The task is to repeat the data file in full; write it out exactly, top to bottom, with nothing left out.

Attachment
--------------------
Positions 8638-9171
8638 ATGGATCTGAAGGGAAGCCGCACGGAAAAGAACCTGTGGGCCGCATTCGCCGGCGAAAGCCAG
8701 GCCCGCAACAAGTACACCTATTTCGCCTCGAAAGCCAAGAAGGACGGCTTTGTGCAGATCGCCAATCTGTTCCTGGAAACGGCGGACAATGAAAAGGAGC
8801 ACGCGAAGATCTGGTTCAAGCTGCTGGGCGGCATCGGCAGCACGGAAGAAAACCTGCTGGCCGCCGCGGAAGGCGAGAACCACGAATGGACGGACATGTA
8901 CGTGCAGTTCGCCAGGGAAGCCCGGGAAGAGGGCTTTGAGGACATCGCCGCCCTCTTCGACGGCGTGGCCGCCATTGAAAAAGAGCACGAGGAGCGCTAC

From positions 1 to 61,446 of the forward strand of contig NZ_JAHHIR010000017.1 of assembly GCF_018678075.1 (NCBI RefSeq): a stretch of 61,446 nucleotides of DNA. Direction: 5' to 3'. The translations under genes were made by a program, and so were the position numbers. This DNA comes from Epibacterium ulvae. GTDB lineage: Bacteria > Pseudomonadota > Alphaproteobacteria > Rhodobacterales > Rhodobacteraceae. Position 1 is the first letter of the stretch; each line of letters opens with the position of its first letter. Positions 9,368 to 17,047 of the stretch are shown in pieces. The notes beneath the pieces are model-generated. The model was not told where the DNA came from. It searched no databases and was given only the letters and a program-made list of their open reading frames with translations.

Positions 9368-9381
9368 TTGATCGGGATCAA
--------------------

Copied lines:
Positions 8638-9171
8638 ATGGATCTGAAGGGAAGCCGCACGGAAAAGAACCTGTGGGCCGCATTCGCCGGCGAAAGCCAG
8701 GCCCGCAACAAGTACACCTATTTCGCCTCGAAAGCCAAGAAGGACGGCTTTGTGCAGATCGCCAATCTGTTCCTGGAAACGGCGGACAATGAAAAGGAGC
8801 ACGCGAAGATCTGGTTCAAGCTGCTGGGCGGCATCGGCAGCACGGAAGAAAACCTGCTGGCCGCCGCGGAAGGCGAGAACCACGAATGGACGGACATGTA
8901 CGTGCAGTTCGCCAGGGAAGCCCGGGAAGAGGGCTTTGAGGACATCGCCGCCCTCTTCGACGGCGTGGCCGCCATTGAAAAAGAGCACGAGGAGCGCTAC

From positions 1 to 61,446 of the forward strand of contig NZ_JAHHIR010000017.1 of assembly GCF_018678075.1 (NCBI RefSeq): a stretch of 61,446 nucleotides of DNA. Direction: 5' to 3'. The translations under genes were made by a program, and so were the position numbers. This DNA comes from Epibacterium ulvae. GTDB lineage: Bacteria > Pseudomonadota > Alphaproteobacteria > Rhodobacterales > Rhodobacteraceae. Position 1 is the first letter of the stretch; each line of letters opens with the position of its first letter. Positions 9,368 to 17,047 of the stretch are shown in pieces. The notes beneath the pieces are model-generated. The model was not told where the DNA came from. It searched no databases and was given only the letters and a program-made list of their open reading frames with translations.

Positions 9368-9381
9368 TTGATCGGGATCAA